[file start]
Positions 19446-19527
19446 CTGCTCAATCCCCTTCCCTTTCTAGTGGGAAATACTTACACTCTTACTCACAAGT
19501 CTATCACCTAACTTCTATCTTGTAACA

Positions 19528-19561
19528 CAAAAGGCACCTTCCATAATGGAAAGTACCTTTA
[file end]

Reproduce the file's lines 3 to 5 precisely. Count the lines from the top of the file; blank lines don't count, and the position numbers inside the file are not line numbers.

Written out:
19501 CTATCACCTAACTTCTATCTTGTAACA

Positions 19528-19561
19528 CAAAAGGCACCTTCCATAATGGAAAGTACCTTTA